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Rabbi Julian Sinclairs weekly dip into the dictionary
Shmatter is one of those useful Yiddish words with a skein of interconnected meanings. Its primary sense means rag, as in Dont just stand there like a shlemiel; take a shmatte and wipe it up. From here it comes to mean torn, messy or inferior clothing, as in, He goes around in shmattes just to upset his mother.
Most of us had forebears in the shmatte business at one time or another. Strictly speaking, this was the trade of those who collected the unused rags from clothes factories, sorted them and sold them back to the companies. (Kirk Douglass autobiography was called The Rag Mans Son.) However, it came to include the whole garment industry. My grandfather tailored mens suits and that was part of the shmatte business too.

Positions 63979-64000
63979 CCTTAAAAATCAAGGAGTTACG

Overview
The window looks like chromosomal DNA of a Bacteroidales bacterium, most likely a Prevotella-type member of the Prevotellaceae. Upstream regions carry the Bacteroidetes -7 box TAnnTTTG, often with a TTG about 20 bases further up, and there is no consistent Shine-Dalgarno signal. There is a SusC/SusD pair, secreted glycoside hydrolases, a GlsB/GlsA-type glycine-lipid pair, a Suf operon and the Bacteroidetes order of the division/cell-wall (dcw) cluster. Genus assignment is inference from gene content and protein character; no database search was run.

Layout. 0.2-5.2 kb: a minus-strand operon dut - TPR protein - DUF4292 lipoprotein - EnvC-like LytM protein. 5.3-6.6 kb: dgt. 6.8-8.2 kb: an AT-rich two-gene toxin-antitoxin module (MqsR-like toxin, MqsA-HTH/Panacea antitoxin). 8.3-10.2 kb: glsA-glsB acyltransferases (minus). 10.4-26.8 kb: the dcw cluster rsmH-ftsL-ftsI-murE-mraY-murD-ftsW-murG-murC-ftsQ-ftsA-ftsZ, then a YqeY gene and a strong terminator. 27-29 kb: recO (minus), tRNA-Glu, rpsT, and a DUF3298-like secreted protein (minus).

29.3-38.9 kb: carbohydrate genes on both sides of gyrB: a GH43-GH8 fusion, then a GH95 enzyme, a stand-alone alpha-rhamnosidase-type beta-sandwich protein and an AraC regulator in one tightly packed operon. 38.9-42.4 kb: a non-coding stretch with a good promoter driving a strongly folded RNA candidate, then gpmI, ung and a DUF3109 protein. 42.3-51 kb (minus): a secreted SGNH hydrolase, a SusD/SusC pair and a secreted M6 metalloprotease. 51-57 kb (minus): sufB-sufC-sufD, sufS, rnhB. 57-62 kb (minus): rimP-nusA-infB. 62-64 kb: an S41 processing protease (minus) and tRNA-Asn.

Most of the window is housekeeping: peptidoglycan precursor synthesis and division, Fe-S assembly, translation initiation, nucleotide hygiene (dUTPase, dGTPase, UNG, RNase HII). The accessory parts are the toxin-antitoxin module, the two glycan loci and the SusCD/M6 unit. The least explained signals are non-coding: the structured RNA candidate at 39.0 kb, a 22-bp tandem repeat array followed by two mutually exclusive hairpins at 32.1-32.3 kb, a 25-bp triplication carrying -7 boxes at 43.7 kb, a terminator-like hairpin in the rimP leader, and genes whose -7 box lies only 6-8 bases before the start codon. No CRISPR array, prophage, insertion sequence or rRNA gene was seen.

Metaphorically, it comes to mean someone of low confidence or self-esteem, eg After being yelled at like that I just feel like a shmatte. Shmattered out means chronically low in self-esteem. To treat someone like a shmatte is to behave towards them with deep disrespect.
Shmattes have long since made way for detergent-filled wipes, and the ragmens grandchildren have become novelists, rabbis and film stars, but the word shmatte remains a living link with the world of our ancestors.